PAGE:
Josh Donaldson said Aaron Judge’s criticism of him in the aftermath of Donaldson’s admission that he called White Sox shortstop Tim Anderson “Jackie” was difficult to take.
“It was definitely tough to hear that,” Donaldson said Wednesday. “I talked to my teammates as soon as it happened and let them know what my intentions were. I think everybody responded to what I had to say. I think they know my heart. That’s not my intention.”
Donaldson admitted to repeatedly calling Anderson, who is black, “Jackie.” Donaldson said it was an attempt to defuse tensions between the two after they nearly came to blows when the teams met in Chicago last month.
“Joke or not, I don’t think it’s the right thing to do there,” Judge said last month of Donaldson’s interaction with Anderson.
Asked Wednesday about Donaldson’s status with the team, Judge said, “[Donaldson’s] always welcome. He’s going to be a big part of us winning the World Series if we’re going to get to where we need to be. Josh Donaldson’s going to be a big part of it, that’s why we went out and acquired him.”
But Judge also noted that the two haven’t spoken in person since the incident, though they have talked on the phone.
“That’s something we’ll handle internally and get it figured out,” Judge said. “He’s a big leader in this room, and a lot of guys look up to him. That was a tough situation he’s been in, and he’s on the injured list now and he’s coming back from that.”
Judge blamed the lack of communication on the fact Donaldson just returned from the COVID-19 injured list, but added, “We’ve got plenty of time.”
Donaldson said despite the criticism, he still feels “comfortable” in the Yankees’ clubhouse, but is still stung by the fact it was considered a racial statement.
“It’s extremely hurtful … to have that accusation, not just for myself, but for my family,” Donaldson said. “That’s definitely not who I am.”
He also said he and Anderson haven’t spoken since the May 22 incident. He continued to insist he and Anderson had been on the same page since Donaldson began calling him “Jackie” in the wake of the 2019 Sports Illustrated article in which Anderson referred to himself as “today’s Jackie Robinson.”
“It was friendly banter, back and forth and he took it as that,” Donaldson said. “I know reports say [Anderson said] no. Maybe we interpreted it differently.”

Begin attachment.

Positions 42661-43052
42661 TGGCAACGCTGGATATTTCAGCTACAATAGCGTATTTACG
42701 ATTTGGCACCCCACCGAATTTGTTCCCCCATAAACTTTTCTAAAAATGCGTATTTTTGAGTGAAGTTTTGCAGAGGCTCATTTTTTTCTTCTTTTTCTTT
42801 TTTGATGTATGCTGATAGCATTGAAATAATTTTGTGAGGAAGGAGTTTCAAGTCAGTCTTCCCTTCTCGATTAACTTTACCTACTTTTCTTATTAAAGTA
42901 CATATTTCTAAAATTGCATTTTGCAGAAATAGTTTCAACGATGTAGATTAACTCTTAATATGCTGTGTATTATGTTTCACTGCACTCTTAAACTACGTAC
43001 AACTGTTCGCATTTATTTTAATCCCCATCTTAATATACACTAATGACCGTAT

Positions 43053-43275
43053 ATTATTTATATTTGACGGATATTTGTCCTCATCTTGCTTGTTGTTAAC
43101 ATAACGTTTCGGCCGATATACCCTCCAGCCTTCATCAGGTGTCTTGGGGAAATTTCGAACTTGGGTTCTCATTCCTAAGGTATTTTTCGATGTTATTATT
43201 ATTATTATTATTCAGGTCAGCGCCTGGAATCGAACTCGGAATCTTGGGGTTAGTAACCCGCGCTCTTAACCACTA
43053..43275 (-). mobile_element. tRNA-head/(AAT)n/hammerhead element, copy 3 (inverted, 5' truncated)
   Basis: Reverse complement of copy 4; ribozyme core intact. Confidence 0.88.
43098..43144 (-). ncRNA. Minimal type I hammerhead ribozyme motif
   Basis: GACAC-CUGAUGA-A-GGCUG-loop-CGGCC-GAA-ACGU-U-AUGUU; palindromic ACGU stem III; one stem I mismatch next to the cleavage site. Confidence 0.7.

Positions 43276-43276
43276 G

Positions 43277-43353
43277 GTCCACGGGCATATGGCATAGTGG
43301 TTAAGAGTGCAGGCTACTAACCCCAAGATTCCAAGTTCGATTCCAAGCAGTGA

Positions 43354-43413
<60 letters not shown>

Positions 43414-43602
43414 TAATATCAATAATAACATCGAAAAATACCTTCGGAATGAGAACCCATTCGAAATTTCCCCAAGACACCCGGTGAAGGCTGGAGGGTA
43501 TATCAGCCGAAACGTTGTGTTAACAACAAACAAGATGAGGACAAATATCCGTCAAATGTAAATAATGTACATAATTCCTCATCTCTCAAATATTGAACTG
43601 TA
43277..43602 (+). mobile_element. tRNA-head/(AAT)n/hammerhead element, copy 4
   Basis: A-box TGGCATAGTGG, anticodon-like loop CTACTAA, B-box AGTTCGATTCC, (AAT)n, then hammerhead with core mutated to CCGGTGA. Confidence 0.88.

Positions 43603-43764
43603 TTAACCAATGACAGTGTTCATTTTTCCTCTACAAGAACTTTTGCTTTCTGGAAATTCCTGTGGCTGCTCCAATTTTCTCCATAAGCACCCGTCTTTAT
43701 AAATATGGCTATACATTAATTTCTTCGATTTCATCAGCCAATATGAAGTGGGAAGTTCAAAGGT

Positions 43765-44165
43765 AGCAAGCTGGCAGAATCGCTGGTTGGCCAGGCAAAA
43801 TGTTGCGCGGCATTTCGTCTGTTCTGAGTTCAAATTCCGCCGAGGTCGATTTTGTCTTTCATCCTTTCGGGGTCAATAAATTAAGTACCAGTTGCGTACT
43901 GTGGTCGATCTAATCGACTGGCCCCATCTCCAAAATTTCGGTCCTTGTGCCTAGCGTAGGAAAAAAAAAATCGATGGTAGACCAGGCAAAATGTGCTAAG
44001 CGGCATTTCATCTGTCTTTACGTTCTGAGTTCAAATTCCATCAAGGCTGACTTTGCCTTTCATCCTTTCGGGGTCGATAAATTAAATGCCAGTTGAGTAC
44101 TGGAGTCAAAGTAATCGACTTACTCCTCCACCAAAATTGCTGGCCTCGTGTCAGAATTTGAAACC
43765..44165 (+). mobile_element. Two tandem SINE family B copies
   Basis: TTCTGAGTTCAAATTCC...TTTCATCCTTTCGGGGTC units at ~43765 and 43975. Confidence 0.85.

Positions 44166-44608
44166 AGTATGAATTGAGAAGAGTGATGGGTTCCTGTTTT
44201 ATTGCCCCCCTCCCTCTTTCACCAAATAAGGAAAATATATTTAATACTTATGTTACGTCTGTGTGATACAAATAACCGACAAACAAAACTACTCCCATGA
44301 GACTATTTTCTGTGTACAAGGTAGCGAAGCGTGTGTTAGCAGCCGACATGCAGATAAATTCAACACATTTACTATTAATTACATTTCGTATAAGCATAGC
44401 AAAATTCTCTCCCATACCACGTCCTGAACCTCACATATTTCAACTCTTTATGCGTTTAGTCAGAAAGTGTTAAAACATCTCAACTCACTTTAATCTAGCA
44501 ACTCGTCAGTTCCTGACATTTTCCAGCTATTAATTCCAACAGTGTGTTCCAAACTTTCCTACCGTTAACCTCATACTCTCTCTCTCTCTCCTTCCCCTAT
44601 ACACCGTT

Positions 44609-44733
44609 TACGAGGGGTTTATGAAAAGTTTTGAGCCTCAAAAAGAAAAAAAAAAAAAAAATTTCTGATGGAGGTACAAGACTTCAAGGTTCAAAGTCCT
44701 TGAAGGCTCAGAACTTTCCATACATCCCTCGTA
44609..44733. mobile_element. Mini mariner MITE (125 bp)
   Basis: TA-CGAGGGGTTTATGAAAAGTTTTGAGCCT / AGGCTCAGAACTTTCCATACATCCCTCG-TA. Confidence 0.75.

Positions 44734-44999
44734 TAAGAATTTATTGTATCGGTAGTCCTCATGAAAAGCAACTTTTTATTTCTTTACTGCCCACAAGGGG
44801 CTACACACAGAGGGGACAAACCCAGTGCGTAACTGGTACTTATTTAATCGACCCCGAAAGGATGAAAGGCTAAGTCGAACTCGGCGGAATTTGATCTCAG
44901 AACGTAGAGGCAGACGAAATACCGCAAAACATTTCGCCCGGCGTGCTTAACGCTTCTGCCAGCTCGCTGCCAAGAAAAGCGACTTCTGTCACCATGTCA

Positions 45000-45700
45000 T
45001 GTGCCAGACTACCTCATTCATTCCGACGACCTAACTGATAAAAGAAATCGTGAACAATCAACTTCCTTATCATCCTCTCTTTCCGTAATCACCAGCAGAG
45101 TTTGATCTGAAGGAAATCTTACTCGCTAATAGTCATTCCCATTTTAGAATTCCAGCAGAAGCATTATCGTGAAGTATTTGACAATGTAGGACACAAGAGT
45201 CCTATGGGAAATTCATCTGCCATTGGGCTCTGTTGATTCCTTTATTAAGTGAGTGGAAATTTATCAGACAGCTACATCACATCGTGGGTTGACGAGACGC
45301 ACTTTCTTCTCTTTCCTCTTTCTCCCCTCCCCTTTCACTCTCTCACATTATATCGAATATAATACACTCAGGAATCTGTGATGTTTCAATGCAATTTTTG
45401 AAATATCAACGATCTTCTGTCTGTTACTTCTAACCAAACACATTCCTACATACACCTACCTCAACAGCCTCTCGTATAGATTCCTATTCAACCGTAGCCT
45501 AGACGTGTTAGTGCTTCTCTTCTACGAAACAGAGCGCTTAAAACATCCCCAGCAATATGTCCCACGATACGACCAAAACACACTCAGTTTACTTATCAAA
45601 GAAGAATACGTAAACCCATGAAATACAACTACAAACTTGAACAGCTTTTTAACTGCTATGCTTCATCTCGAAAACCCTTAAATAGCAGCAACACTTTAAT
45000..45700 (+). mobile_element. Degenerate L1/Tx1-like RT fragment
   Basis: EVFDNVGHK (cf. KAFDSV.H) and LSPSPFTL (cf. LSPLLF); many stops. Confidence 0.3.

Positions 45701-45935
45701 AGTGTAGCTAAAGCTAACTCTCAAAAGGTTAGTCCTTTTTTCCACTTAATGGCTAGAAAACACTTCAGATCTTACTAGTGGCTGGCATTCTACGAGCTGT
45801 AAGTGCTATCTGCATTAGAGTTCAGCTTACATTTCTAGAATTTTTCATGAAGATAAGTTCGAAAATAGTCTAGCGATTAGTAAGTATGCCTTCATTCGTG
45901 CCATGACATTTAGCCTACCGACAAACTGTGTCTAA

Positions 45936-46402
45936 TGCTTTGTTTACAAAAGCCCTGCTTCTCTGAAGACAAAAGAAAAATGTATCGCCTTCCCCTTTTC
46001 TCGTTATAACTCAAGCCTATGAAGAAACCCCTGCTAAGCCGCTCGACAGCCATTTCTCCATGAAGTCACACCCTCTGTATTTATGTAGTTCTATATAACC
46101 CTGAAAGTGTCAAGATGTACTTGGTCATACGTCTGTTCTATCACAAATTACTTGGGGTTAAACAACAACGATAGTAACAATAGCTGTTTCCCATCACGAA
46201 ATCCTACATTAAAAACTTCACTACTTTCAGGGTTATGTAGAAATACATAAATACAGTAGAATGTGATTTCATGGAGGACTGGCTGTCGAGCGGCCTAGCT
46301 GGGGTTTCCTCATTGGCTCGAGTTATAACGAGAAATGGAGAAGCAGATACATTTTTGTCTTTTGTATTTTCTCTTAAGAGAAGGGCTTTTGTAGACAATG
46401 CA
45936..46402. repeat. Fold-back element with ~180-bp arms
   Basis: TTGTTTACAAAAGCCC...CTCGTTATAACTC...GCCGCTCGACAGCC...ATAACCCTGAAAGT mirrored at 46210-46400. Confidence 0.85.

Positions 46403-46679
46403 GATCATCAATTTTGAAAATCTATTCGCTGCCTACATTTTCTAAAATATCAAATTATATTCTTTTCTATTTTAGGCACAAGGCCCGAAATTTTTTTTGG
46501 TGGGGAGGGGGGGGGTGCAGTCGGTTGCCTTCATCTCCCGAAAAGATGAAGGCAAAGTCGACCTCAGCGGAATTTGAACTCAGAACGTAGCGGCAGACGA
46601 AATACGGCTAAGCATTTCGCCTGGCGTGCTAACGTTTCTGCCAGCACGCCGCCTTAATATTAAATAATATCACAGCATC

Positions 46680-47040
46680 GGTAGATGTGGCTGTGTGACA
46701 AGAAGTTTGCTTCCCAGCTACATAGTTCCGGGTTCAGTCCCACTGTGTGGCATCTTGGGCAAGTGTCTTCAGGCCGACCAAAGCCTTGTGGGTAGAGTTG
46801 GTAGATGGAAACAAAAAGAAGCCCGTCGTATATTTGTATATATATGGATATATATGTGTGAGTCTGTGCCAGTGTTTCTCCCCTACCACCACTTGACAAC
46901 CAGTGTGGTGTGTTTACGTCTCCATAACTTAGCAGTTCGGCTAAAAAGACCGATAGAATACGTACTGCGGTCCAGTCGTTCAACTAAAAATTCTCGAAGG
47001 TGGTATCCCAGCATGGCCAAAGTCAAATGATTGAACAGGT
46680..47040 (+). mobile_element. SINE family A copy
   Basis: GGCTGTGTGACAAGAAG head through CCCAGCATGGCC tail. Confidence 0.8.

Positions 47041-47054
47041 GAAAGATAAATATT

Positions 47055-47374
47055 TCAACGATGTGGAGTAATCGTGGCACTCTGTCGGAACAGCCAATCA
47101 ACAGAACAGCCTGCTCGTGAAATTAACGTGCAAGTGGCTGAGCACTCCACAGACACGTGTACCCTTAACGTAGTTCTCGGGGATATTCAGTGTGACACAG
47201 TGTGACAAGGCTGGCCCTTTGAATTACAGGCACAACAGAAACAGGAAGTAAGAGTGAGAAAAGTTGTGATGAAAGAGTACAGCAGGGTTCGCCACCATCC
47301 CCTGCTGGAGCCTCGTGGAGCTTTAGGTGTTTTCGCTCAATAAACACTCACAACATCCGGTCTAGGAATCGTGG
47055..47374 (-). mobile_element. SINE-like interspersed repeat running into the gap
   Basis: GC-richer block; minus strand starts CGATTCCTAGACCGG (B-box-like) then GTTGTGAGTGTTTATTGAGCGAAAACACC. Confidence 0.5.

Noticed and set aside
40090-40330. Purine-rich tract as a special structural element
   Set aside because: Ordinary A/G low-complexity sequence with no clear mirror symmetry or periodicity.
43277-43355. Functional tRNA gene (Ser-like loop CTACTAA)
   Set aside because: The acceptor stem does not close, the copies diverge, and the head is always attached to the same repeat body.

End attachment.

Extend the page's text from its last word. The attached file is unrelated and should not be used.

Donaldson added that despite his reputation with some around the league, he believes he has been well-received.
“I pride myself on being a good teammate,” Donaldson said. “Everywhere I’ve [gone], every organization I’ve been a part of, minus Oakland, has offered me extensions and wanted me to stay. … Everywhere I’ve [gone]I’ve won, and part of winning is having good team chemistry.”
Controversy, though, has followed Donaldson throughout his career.
And this is just the latest example.
“I don’t know why it got to that point,” Donaldson said of why the situation with Anderson escalated. “We’ve talked and joked on the field. Tim is a competitor and plays with a chip on his shoulder. To me, looking back on it, a lot of it stemmed from the play at third base [in Chicago],
That’s when Donaldson, a week earlier, knocked Anderson off the bag in a play at the base, which also led to the players nearly coming to blows.
“I tried to get out in front of it [by saying], ‘My bad’ during the game,” Donaldson said. “I felt I had hashed it out, but the first game of the series at home, I tried to extend an olive branch saying, ‘Let’s clear the tension.’ It had nothing to do with trying to bring him down or a race situation. That’s not my intent. But talking to guys, I shouldn’t have put myself or my team in that situation.”
Donaldson said he’s appealing his one-game suspension because he didn’t agree with the decision that led to the ban.
“My intentions weren’t what they were blown out to be,” Donaldson said. “A big part of [the suspension] was [based on the fact] I incited the benches clearing when that was like four insides after [he and Anderson jawed with each other], I don’t know how I was inciting anything. I walked up to home plate. And the catcher [Yasmani Grandal] confronted me at that time. I don’t know how that was my prerogative that they decided they wanted to clear the benches. In my opinion, I didn’t do that.”
And he said there was nothing racial about his “Jackie” term.
“I do feel bad for the Robinson family,” Donaldson said. “I never want them to feel their name should ever be regarded in a bad light.”
Additional reporting by Mark W. Sanchez